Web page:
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Biz Stone Takes The Wrapper Off His New Jelly Baby

Stone, one of the brains behind Twitter, has been developing his new project since early 2013.


Biz Stone / Getty

 In June 2011 Biz Stone surprised everyone when he announced he was leaving Twitter, the micro-blogging site which he had co-founded. The high-tech world then waited in anticipation of what he might come up with next.

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Evan Williams, also a co-founding partner in Twitter, had several years earlier established an incubator called the Obvious Corporation, to look at several projects at once and he and Stone later got together again there.
Also joining Stone and Williams at Obvious was another Twitter alumnus, Jason Goldman, who had been Vice President in charge of product development before he left the company in December 2010.

Since their collaboration got underway Obvious has released a number of platforms such as Branch, Lift and Medium, with none of them gaining much traction.

So the question still was what would Biz come up with next? From last Spring on news gradually began to trickle out there might be something big in the works at the Obvious Corporation.

Stone himself even teased there could be a mysterious new venture on the way. Diverse investment heav-weights such as former colleague at Twitter Jack Dorsey, former US Vice President Al Gore and Bono, lead singer of the rock band U2 were all rumoured to be involved.

Now the covers are off for Obvious’ new baby, a next generation search engine called “Jelly”. The new product is apparently specifically engineered for mobile applications and of course runs on both Android and Apple’s iOS.

According to its early reviewers, the Jelly concept bears a lot of similarities to Google’s ‘Answers’ platform, or to the recently launched question-and-answer site Quora.

Jelly users can simply ask a question, or cut and paste the picture into their favorite smartphone or tablet, and in theory crowd source the answer through Facebook or Twitter, all organized through the Jelly platform.

According to Biz Stone and his colleagues at Obvious, any such question can be fielded not only to people on the users contact list, but also to multiple levels of indirect contacts as well.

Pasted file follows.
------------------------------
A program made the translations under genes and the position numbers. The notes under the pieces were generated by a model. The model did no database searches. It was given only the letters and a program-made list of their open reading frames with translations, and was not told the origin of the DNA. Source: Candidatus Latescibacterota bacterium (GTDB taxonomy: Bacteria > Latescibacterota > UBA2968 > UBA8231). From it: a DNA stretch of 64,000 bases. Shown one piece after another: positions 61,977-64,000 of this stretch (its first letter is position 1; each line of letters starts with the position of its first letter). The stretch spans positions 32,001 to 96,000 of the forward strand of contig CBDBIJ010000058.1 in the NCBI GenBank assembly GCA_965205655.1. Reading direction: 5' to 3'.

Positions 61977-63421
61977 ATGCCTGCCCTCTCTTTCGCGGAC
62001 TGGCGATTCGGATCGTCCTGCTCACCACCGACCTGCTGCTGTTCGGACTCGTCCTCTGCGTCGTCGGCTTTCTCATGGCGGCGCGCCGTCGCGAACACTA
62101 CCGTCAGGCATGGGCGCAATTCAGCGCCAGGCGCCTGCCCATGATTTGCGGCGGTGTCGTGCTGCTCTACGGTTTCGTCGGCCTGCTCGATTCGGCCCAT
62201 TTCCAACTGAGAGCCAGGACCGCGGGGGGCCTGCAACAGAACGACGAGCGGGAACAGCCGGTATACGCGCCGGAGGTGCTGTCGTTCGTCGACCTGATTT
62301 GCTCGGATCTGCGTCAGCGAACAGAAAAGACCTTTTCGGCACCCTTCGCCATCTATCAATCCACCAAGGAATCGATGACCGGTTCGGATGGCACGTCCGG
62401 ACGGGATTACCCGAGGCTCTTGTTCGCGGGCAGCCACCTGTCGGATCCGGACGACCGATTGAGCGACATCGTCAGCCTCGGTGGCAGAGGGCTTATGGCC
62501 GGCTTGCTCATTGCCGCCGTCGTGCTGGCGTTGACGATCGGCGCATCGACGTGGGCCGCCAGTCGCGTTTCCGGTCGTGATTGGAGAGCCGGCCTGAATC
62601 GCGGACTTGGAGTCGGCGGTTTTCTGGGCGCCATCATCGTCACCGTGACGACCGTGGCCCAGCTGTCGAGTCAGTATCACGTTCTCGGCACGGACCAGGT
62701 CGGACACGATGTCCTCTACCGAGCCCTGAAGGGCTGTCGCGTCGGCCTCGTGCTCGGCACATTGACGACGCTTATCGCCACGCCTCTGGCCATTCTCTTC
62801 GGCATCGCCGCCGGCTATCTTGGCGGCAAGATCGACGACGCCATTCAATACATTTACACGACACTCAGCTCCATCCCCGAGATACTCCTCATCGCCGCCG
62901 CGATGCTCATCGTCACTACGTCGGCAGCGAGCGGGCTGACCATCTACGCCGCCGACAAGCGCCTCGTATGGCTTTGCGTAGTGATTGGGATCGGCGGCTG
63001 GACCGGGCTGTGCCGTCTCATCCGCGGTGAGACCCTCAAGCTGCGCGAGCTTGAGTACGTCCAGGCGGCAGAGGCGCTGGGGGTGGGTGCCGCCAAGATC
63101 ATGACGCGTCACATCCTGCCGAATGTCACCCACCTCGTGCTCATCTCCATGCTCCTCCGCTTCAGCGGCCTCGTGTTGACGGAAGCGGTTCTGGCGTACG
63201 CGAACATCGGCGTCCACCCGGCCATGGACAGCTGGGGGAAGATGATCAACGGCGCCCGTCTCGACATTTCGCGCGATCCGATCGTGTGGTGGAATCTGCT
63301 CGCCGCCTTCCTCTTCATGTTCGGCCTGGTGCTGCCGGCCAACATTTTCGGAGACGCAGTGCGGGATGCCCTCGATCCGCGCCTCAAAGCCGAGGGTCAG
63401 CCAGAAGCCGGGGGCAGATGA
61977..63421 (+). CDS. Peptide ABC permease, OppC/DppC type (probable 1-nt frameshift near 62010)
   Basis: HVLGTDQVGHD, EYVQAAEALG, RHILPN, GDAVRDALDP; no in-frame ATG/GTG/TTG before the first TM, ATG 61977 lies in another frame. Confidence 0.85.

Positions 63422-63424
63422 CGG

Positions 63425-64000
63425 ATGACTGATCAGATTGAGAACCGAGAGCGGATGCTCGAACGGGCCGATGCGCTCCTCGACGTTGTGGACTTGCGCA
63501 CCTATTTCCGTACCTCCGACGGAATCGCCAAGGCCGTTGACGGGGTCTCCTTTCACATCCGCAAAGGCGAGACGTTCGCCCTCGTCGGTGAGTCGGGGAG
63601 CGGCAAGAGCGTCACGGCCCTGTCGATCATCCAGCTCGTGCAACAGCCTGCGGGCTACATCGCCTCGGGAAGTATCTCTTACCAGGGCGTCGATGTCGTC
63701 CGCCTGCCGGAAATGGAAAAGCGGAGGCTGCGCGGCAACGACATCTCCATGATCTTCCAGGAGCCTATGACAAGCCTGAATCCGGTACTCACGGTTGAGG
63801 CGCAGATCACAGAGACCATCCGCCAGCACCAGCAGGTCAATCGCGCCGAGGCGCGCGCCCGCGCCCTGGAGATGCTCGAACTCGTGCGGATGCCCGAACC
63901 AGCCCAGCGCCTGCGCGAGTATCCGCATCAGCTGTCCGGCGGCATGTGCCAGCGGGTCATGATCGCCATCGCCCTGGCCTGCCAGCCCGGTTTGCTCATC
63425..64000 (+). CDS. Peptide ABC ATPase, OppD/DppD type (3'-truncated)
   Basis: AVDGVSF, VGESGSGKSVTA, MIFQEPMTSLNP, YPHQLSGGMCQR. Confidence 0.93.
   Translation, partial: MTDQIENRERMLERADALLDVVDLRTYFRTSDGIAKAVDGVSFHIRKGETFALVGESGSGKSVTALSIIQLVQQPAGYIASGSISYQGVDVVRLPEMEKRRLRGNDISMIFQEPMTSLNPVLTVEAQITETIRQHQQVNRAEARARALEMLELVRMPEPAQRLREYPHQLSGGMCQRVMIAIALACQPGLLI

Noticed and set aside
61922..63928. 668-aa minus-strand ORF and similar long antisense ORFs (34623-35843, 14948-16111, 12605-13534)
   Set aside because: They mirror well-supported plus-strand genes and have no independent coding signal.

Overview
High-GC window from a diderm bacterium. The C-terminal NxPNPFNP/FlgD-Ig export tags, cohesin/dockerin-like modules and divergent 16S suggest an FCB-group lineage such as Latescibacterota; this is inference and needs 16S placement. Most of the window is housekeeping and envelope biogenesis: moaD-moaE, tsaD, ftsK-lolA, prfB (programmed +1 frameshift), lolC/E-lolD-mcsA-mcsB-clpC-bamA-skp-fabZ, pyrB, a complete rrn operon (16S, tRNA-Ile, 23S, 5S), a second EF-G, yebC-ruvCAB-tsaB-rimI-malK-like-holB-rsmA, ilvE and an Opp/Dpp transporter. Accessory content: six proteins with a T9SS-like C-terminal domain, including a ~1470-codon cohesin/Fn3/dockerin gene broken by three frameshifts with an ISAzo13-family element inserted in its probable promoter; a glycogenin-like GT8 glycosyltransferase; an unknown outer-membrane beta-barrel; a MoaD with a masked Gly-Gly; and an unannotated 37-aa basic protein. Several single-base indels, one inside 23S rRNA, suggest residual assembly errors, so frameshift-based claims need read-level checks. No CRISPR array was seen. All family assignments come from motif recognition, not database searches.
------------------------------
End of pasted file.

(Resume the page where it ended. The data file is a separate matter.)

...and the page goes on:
Through this process Stone estimates that Jelly can dramatically increase the number of its potential users through the ability to provide unlimited answers and outlooks. In short perhaps Jelly will simply be able to annoy far greater numbers of people with unsolicited bombardment of social media data points than anybody else!

Reviewers reaction to Jelly so far has been mixed, although it would be fair to say that Jelly doesn’t exactly have either Mark Zuckerberg or the Google boys quivering yet. But it is early days!

Christopher Isaac “Biz” Stone attended Northeastern University in Boston and the University of Massachusetts, remaining for just one year. He then began his professional career as a designer at Little, Brown and Co, before being given the role of creative director at Xanga, a Web-log community in 1999.

Stone remained with Xanga for four years before joining Google. After two years he left to co-found Odeo together with Evan Williams, which eventually evolved into Twitter.

Known as one of the most innovative thinkers in the social media space, these days Stone is also an angel investor and advisor in the start-up community, and has backed a number of startups.
In 2009 Biz Stone and his then colleague Evan Williams were handed the distinct honor of being named joint “Nerds of the Year” for 2009 by GQ magazine. Stone has also been named one of the “Most Influential People in The World” by TIME Magazine, “Entrepreneur of the Decade “by Inc. Magazine, and amongst the “Top Ten Most Influential People of the Information Age” by Vanity Fair Magazine.

Stone is actively involved in a number of philanthropic and humanitarian causes including animal welfare, environmentalism, education, health and the elimination of poverty.




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